What is the problem arising from your background given above? The research problem is your compass for the rest of the steps to follow. For example: The research problem is to investigate the causes and consequences of care-giver burnout. This should be one or two paragraphs.)
Purpose of the study
This study is undertaken to find out the effect of depth of the excavation for placement of loop. Why is this study being undertaken? What is the possible contribution of this study -scientific, policy, a program, practical contribution?
Objectives of the study
If your study is predominantly quantitative, you will suggest hypotheses here. If your study is qualitative or more exploratory and descriptive, you will formulate broad objectives. List a few objectives
Use your objectives to formulate research questions. For each objective there should be a corresponding question.
SECTION 2: CONTRIBUTION TO KNOWLEDGE & STATEMENT OF SIGNIFICANCE
This section should comprise of 1 page at the most.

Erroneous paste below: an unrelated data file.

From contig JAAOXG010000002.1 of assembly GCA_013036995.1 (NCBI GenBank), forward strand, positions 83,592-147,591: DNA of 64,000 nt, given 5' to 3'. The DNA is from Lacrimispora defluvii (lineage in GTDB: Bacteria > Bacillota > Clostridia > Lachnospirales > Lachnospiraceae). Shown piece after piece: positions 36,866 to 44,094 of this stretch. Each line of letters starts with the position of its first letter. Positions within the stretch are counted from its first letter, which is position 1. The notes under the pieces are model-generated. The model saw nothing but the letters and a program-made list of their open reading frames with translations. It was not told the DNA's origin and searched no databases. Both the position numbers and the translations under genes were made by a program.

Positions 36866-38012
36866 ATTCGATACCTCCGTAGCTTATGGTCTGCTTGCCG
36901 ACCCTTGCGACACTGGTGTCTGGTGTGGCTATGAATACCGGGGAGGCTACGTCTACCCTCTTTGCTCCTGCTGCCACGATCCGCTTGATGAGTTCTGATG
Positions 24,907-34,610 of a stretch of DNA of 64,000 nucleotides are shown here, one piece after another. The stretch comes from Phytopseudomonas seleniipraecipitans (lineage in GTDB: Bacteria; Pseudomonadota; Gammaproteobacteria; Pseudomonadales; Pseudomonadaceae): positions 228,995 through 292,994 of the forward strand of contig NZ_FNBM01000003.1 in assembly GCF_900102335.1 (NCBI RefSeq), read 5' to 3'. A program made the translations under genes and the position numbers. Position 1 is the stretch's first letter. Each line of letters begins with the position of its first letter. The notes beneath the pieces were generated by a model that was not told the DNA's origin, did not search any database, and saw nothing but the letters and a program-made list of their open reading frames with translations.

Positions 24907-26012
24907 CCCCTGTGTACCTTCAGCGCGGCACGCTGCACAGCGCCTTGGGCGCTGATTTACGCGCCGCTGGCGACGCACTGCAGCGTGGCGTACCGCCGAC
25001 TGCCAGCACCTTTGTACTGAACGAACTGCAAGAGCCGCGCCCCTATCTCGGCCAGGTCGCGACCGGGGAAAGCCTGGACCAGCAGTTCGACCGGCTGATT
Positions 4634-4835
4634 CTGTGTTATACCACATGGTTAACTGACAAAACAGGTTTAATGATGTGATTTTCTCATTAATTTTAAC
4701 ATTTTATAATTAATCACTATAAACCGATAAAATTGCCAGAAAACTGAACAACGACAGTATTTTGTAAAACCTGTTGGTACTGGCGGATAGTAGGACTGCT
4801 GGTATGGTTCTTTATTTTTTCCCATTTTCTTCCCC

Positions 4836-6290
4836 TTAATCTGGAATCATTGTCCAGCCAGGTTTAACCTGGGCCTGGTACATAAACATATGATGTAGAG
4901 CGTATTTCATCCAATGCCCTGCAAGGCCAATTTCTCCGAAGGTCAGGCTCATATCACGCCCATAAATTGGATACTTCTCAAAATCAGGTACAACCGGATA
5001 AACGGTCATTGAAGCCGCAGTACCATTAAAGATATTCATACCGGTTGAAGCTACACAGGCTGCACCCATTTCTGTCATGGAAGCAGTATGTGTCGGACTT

Contribution to Knowledge (Academic Contribution)
Explain the benefits of the research in terms of generating new knowledge that can be disseminated to the academic community and more broadly. Explain the benefits of the research for the community or a particular section of the community, such as industry.
Statement of Significance (Practical Contribution)
Describe how the research is significant and whether the research addresses an important problem in the field of knowledge, and the relationship of the proposal to work in the field generally.
SECTION 3: LITERATURE REVIEW AND CONCEPTUAL FRAMEWORK
The purpose of the literature review is to identify what past research has been carried out and how it bears on your research problem. The literature review also introduces the theoretical framework for the study. You will need to:
- Identify theoretical/background literature relevant to the proposed area of research.
- Analyse critically the major literature items you have identified.
- Indicate any gap(s) within the literature, in the knowledge or approaches to the field.